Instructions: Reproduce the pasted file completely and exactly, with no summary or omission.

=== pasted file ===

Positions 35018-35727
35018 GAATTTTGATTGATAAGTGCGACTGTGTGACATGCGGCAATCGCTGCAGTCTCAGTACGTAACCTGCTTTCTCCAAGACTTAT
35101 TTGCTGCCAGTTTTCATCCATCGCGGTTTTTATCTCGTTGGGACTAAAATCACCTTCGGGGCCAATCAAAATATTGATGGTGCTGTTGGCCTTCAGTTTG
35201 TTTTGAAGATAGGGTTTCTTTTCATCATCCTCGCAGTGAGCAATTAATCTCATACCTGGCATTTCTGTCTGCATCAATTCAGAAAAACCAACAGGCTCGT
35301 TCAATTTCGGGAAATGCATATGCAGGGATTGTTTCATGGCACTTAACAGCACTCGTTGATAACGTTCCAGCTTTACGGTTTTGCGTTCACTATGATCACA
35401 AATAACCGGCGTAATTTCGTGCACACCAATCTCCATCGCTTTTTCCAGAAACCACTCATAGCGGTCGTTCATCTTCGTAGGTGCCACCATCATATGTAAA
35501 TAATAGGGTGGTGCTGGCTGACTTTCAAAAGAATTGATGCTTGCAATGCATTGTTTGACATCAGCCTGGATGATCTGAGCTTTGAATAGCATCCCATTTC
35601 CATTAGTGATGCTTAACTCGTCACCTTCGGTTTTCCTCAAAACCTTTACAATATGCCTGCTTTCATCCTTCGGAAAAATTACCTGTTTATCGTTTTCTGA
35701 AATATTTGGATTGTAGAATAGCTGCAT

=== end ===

Positions 35018-35727
35018 GAATTTTGATTGATAAGTGCGACTGTGTGACATGCGGCAATCGCTGCAGTCTCAGTACGTAACCTGCTTTCTCCAAGACTTAT
35101 TTGCTGCCAGTTTTCATCCATCGCGGTTTTTATCTCGTTGGGACTAAAATCACCTTCGGGGCCAATCAAAATATTGATGGTGCTGTTGGCCTTCAGTTTG
35201 TTTTGAAGATAGGGTTTCTTTTCATCATCCTCGCAGTGAGCAATTAATCTCATACCTGGCATTTCTGTCTGCATCAATTCAGAAAAACCAACAGGCTCGT
35301 TCAATTTCGGGAAATGCATATGCAGGGATTGTTTCATGGCACTTAACAGCACTCGTTGATAACGTTCCAGCTTTACGGTTTTGCGTTCACTATGATCACA
35401 AATAACCGGCGTAATTTCGTGCACACCAATCTCCATCGCTTTTTCCAGAAACCACTCATAGCGGTCGTTCATCTTCGTAGGTGCCACCATCATATGTAAA
35501 TAATAGGGTGGTGCTGGCTGACTTTCAAAAGAATTGATGCTTGCAATGCATTGTTTGACATCAGCCTGGATGATCTGAGCTTTGAATAGCATCCCATTTC
35601 CATTAGTGATGCTTAACTCGTCACCTTCGGTTTTCCTCAAAACCTTTACAATATGCCTGCTTTCATCCTTCGGAAAAATTACCTGTTTATCGTTTTCTGA
35701 AATATTTGGATTGTAGAATAGCTGCAT